- In a new report by Intermedia, 71% of professionals surveyed said mobile apps give them timely updates, allowing them peace of mind, and 66% said apps help them work more efficiently. The cloud communications and collaboration firm said that with millennials being the largest segment of the workforce and contract or gig workers expanding their numbers, the definition of "workplace" and how a "workday" shapes up is shifting, prompting employers to examine the use of technological tools for a workforce that's more productive, collaborative and accessible.
- The report, 2018 Workplace Communications Report, showed that slightly more than half of U.S. professionals polled begin their workday by checking their work emails, calls and other messages. Among the employees starting their workday during their commutes, 19% said this allows them to start their day "on the right foot," and 39% said that work completed during their commutes lets them spend less time in the office.
- In the report's other findings, 75% of organizational leaders said their work-related travels have been reduced because of more video conferencing capabilities, and 59% of knowledge workers said they prefer video conferencing over work travel.
It follows that the expediency tech tools give users in their personal lives would also allow them the same level of efficiency in their work lives. That's likely one reason many employees use their personal devices for work-related duties when given the opportunity.
But employers may not be prepared for what this unprecedented level of agility means for the workforce, and may not have policies in place to accommodate it just yet. Remote work policies, for example, have been slow to catch up to the swift pace at which employees are beginning to work from home. According to an Upwork survey, nearly two-thirds of companies have employees who work remote, but over half of employers do not have a policy in place.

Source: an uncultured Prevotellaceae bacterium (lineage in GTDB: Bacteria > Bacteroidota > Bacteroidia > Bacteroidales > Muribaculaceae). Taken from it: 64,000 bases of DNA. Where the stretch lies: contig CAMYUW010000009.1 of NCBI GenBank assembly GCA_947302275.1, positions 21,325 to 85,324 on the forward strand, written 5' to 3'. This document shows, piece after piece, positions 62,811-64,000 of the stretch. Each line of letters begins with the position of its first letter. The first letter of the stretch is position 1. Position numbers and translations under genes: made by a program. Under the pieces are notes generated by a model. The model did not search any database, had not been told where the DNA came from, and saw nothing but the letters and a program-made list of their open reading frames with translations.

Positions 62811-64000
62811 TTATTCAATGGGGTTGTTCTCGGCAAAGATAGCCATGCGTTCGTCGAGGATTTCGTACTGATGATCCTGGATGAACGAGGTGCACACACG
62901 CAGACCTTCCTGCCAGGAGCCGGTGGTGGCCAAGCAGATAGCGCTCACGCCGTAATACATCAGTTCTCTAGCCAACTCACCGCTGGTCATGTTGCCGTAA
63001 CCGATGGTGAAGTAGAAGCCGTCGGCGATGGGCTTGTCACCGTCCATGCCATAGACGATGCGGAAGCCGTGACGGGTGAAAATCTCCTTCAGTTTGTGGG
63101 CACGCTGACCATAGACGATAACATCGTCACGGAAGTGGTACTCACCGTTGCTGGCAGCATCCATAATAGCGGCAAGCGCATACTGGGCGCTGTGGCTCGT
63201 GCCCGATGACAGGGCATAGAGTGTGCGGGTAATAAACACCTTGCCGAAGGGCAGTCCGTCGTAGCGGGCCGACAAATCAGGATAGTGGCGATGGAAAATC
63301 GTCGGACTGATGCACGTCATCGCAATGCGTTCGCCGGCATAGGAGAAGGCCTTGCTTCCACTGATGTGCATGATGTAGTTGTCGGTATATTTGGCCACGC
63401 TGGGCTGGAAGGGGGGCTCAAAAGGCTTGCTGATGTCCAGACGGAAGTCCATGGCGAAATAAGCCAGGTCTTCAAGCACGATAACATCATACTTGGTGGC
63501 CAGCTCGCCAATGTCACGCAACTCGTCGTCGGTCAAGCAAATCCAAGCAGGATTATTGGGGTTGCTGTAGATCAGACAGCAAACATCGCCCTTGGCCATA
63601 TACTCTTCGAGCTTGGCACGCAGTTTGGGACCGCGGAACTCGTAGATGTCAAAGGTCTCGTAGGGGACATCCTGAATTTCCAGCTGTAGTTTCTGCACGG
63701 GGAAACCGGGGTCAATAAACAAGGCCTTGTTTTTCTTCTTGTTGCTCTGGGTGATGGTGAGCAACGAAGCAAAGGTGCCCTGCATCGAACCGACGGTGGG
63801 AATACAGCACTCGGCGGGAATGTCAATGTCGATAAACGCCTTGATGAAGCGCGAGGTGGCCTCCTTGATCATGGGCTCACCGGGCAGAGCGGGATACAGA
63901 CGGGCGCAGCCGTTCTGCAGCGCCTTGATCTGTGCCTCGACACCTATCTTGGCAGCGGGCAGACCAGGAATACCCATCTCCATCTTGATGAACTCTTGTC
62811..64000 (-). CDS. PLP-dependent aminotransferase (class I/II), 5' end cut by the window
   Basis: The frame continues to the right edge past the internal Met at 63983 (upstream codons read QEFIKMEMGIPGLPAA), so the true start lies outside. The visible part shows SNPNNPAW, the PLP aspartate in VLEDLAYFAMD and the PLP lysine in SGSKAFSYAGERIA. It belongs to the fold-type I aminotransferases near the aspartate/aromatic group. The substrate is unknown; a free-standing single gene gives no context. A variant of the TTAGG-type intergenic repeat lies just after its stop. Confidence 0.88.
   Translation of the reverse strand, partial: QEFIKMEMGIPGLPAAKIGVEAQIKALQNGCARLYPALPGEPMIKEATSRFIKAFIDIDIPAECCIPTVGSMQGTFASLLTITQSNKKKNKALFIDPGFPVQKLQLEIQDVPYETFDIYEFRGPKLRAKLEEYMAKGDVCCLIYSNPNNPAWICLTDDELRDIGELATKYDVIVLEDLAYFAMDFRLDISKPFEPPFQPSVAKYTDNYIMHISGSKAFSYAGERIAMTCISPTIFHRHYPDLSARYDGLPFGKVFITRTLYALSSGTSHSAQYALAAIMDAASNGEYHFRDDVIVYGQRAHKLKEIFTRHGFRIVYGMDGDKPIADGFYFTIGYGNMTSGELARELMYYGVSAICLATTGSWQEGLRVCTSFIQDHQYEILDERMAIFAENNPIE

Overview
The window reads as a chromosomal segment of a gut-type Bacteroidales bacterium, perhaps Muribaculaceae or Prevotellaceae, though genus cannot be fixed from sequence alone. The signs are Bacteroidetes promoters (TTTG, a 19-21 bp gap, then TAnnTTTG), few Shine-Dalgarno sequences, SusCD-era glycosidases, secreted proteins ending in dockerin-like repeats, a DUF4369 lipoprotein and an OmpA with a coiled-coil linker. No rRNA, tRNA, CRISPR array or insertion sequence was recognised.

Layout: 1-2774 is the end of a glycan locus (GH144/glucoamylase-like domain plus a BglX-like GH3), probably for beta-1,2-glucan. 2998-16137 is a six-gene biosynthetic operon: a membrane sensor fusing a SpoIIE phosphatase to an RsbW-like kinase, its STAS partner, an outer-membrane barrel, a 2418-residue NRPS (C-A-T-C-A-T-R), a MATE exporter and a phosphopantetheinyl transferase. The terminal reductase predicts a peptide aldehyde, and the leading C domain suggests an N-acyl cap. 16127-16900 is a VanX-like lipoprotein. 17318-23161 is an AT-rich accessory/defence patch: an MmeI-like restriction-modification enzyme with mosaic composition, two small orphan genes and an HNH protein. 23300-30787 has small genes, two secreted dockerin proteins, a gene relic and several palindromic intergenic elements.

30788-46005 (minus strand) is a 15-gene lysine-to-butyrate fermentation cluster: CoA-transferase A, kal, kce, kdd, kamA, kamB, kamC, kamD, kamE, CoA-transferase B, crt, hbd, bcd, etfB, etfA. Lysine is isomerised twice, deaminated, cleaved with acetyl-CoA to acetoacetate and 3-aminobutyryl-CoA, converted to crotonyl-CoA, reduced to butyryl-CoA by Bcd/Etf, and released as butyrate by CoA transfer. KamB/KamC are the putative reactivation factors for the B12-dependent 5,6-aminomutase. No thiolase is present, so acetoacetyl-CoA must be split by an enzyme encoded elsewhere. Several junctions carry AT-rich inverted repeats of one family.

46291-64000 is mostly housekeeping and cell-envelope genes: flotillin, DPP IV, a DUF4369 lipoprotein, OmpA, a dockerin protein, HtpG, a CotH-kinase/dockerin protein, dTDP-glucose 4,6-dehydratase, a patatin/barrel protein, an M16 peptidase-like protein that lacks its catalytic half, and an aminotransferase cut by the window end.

And while technology has revolutionized the way the workplace functions, it has enabled workers to stay plugged into the workplace 24/7 — for good and for ill. Employers that imply, or openly state, that workers should be accessible around the clock may accidentally fuse the lines between work and home and instill burn out. In a 2017 RAND Corporation study, more than half of employees report working on job-related tasks during their off hours. Such scenarios can create stressful situations for workers, often leading to chronic health problems, absenteeism and productivity. HR managers can help workers find balance between work and personal time, encourage them to take sufficient time off, and possibly limit the hours they can connect to the office.